What if none of this happened? If I picture myself not having gone away, I would probably have finished school with results nowhere close to equivalent to my capacity and possibly given up on myself. I would probably be working a sh***y job daydreaming about being where I am now. And even writing this makes me appreciate the times I’ve been away. Without them I would not have known what to do with my life. I wouldn’t say I ‘found’ myself as the meaning of that has always been unclear to me and I don’t know if humans are boring enough to ever want to ‘find’ themselves.

I know now that life only feels empty when there’s nothing to look forward to. And I know that the best way to fix that is to leave your daily life. Being lost for a while helps you find yourself, I’ve heard. Well, it helps you figure out what to do next, too. Even if that means going away again. You’ll return home working towards something and appreciating having traveled more than ever. This is why I’ll never stop traveling. It’s like a virtuous cycle and I’m currently at ‘working hard towards something’ o’clock.

I could go on about the beauty of traveling because there is so much to it. Is it cheesy to say that I believe if everyone traveled, the world would be a better place?

by Olga Kramer

Read more from Olga on her blog and Twitter page

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  1. cant agreee with the article and Sarah H more! I LOVE to travel especially solo traveling. Been living in the US by myself since I was 16. after 6 years, I am still so passionate about travelling. I couldn’t imagine myself living in one city for too long. When I travel, I definitely get to know myself better, get to meet a lot of great people and try a lot of new things. I am so grateful about all of that. Everyone should love life, love traveling and strive for a healthy happy life! Happy weekend every one! :)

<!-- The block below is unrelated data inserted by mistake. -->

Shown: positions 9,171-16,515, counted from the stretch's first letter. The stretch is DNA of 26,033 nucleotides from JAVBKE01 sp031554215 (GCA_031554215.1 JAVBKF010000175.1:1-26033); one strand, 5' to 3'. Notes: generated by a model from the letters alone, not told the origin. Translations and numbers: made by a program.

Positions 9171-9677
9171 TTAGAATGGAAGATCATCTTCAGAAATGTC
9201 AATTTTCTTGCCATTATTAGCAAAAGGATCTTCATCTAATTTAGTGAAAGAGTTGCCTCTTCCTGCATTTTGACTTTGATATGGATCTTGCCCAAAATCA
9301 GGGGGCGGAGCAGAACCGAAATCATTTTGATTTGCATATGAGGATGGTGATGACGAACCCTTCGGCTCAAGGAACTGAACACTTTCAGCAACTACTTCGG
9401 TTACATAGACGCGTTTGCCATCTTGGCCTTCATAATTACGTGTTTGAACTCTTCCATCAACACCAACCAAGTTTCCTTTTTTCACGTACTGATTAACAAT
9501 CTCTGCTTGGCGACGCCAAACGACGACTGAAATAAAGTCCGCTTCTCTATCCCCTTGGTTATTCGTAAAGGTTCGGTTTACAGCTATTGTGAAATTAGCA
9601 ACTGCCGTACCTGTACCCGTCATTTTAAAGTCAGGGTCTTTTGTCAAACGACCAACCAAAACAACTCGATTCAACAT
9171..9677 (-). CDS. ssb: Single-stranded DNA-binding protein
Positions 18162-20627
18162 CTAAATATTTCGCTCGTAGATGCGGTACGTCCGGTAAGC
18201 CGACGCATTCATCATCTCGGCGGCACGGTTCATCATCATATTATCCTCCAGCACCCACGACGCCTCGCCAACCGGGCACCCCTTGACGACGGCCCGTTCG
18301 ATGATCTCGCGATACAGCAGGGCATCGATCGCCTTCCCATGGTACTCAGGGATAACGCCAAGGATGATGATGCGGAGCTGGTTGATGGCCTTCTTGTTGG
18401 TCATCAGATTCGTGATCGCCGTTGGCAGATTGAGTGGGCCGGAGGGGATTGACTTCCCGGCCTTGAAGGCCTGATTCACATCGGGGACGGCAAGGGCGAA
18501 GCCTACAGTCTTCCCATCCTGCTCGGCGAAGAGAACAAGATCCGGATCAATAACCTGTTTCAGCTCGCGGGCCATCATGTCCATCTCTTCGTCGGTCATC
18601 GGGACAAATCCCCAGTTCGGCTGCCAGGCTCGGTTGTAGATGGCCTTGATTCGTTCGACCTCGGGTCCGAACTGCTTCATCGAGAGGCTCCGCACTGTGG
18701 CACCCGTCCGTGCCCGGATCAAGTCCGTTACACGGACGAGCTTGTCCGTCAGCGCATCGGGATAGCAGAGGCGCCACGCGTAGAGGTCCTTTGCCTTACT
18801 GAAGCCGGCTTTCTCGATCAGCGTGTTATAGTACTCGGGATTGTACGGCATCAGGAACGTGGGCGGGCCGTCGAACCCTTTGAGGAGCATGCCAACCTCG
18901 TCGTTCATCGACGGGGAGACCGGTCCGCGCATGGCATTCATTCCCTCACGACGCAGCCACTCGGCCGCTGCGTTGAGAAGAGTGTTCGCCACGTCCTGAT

2. I am so glad to have had the opportunity to travel a lot. My Dad worked nearly 30 years for an airline, and now I work in travel too. It’s funny though, because neither of my parents used to really be into travelling (my Dad was more into the planes than the actual travel), but since I was 15 I had the “travel bug”. I used to write in my diary lists of places I wanted to go see – I’m still working my way through them, but I have travelled a fair bit, and even lived overseas for a year and a half in The Netherlands, which gave me the opportunity to learn another language.
    Even now I feel like I am always working to save for my next holiday. My parents don’t really seem to understand why though – they feel I should settle down, buy a house, have a family – but I don’t want to do that. I want to keep going out and exploring the world because there is so much to see and do and learn. Sure, I’ve had crappy experiences while travelling (wallet stolen in Prague, flight missed in Brussels and no hotels being available that night etc), but I have also had so many wonderful experiences and made so many friends overseas and learnt so much about other cultures that I couldn’t imagine not being able to travel. I’m just about counting down the days to my next trip (to the USA in December) and I’ve already got time off next August and am hoping to go to the US Open (yes, big tennis fan and it’s the only grand slam I have not been to) and to the east coast of Canada. I think what you say is true – having something to look forward to is a big boost, and I always love to be planning my next trip.